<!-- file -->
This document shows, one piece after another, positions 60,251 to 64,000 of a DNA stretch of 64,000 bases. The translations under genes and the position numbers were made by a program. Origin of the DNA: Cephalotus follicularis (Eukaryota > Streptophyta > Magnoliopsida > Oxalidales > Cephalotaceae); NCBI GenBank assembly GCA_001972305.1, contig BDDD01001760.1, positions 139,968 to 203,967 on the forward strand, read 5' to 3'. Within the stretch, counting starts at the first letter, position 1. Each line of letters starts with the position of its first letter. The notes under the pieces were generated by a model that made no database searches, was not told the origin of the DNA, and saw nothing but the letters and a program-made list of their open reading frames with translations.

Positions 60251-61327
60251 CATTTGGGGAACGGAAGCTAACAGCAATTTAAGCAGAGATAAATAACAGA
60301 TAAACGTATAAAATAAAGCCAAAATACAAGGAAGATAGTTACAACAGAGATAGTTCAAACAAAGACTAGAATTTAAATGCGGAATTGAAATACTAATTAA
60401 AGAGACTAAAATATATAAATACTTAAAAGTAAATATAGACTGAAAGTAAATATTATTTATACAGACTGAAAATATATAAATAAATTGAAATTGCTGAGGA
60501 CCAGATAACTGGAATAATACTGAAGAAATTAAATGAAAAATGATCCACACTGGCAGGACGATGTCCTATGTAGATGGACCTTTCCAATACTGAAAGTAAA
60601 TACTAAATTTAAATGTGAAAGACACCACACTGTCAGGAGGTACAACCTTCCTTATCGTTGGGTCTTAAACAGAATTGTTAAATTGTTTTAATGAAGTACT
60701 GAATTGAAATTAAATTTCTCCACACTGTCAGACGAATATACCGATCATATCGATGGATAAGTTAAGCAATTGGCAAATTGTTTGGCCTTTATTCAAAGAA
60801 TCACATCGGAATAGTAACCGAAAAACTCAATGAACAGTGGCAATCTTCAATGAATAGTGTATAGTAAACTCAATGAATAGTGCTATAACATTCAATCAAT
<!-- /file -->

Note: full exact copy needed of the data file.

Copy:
This document shows, one piece after another, positions 60,251 to 64,000 of a DNA stretch of 64,000 bases. The translations under genes and the position numbers were made by a program. Origin of the DNA: Cephalotus follicularis (Eukaryota > Streptophyta > Magnoliopsida > Oxalidales > Cephalotaceae); NCBI GenBank assembly GCA_001972305.1, contig BDDD01001760.1, positions 139,968 to 203,967 on the forward strand, read 5' to 3'. Within the stretch, counting starts at the first letter, position 1. Each line of letters starts with the position of its first letter. The notes under the pieces were generated by a model that made no database searches, was not told the origin of the DNA, and saw nothing but the letters and a program-made list of their open reading frames with translations.

Positions 60251-61327
60251 CATTTGGGGAACGGAAGCTAACAGCAATTTAAGCAGAGATAAATAACAGA
60301 TAAACGTATAAAATAAAGCCAAAATACAAGGAAGATAGTTACAACAGAGATAGTTCAAACAAAGACTAGAATTTAAATGCGGAATTGAAATACTAATTAA
60401 AGAGACTAAAATATATAAATACTTAAAAGTAAATATAGACTGAAAGTAAATATTATTTATACAGACTGAAAATATATAAATAAATTGAAATTGCTGAGGA
60501 CCAGATAACTGGAATAATACTGAAGAAATTAAATGAAAAATGATCCACACTGGCAGGACGATGTCCTATGTAGATGGACCTTTCCAATACTGAAAGTAAA
60601 TACTAAATTTAAATGTGAAAGACACCACACTGTCAGGAGGTACAACCTTCCTTATCGTTGGGTCTTAAACAGAATTGTTAAATTGTTTTAATGAAGTACT
60701 GAATTGAAATTAAATTTCTCCACACTGTCAGACGAATATACCGATCATATCGATGGATAAGTTAAGCAATTGGCAAATTGTTTGGCCTTTATTCAAAGAA
60801 TCACATCGGAATAGTAACCGAAAAACTCAATGAACAGTGGCAATCTTCAATGAATAGTGTATAGTAAACTCAATGAATAGTGCTATAACATTCAATCAAT